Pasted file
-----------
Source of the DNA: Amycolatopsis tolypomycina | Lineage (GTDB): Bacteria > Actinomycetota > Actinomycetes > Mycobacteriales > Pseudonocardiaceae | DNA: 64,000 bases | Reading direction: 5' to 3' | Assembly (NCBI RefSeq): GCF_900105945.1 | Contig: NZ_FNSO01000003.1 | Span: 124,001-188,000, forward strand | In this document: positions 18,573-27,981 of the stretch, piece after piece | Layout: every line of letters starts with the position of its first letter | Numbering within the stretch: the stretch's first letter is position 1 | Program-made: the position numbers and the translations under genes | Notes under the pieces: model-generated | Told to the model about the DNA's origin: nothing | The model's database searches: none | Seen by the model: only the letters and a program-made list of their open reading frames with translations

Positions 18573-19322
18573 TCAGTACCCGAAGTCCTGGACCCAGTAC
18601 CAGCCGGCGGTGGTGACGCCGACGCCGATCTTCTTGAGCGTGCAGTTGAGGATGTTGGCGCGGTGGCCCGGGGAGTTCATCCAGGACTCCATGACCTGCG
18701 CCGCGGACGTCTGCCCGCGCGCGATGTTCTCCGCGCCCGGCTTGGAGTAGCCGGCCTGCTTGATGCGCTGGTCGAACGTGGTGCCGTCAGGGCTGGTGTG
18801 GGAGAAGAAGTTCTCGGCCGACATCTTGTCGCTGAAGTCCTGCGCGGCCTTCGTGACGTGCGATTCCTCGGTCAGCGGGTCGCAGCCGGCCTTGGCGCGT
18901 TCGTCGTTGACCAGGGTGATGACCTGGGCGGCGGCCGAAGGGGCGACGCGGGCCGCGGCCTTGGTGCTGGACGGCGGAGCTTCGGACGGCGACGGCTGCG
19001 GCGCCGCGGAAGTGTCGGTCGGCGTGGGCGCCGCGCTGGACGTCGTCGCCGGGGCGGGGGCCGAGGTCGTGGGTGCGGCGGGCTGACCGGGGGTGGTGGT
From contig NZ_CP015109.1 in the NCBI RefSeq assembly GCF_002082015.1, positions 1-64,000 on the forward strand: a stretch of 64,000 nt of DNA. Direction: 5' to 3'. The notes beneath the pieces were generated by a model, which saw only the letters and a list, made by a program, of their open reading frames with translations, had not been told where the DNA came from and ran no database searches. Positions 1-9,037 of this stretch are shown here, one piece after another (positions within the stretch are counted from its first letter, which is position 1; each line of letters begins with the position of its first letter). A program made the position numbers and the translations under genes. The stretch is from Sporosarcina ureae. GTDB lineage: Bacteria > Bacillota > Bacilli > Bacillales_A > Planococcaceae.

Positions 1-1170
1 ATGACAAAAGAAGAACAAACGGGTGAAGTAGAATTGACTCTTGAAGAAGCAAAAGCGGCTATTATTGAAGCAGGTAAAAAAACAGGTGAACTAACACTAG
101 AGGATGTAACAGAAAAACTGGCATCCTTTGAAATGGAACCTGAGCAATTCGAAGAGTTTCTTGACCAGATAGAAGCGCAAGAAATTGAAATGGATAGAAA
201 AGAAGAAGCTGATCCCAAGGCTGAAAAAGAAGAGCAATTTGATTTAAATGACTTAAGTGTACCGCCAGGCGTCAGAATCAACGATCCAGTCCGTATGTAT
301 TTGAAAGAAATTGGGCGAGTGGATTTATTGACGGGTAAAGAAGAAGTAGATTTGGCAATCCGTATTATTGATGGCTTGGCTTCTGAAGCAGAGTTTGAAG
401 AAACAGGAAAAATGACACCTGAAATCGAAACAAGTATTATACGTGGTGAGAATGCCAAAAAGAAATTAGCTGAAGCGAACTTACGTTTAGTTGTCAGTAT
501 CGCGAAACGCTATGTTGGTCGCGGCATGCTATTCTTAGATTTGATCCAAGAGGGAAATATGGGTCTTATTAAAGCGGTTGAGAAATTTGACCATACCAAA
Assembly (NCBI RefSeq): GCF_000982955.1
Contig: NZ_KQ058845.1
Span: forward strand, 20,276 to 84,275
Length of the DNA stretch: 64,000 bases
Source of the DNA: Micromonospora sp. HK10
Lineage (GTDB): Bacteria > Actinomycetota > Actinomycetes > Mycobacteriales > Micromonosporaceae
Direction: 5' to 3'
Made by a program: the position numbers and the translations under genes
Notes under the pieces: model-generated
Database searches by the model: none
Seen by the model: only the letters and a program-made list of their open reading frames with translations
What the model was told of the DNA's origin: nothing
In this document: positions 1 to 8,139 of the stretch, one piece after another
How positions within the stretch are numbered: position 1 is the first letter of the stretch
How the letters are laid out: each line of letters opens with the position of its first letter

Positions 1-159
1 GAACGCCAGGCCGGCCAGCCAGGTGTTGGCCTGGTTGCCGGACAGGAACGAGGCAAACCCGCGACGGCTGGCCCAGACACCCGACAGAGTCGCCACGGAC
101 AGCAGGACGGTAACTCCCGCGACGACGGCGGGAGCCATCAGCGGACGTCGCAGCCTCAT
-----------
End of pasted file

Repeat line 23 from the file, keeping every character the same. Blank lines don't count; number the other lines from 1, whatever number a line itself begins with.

Direction: 5' to 3'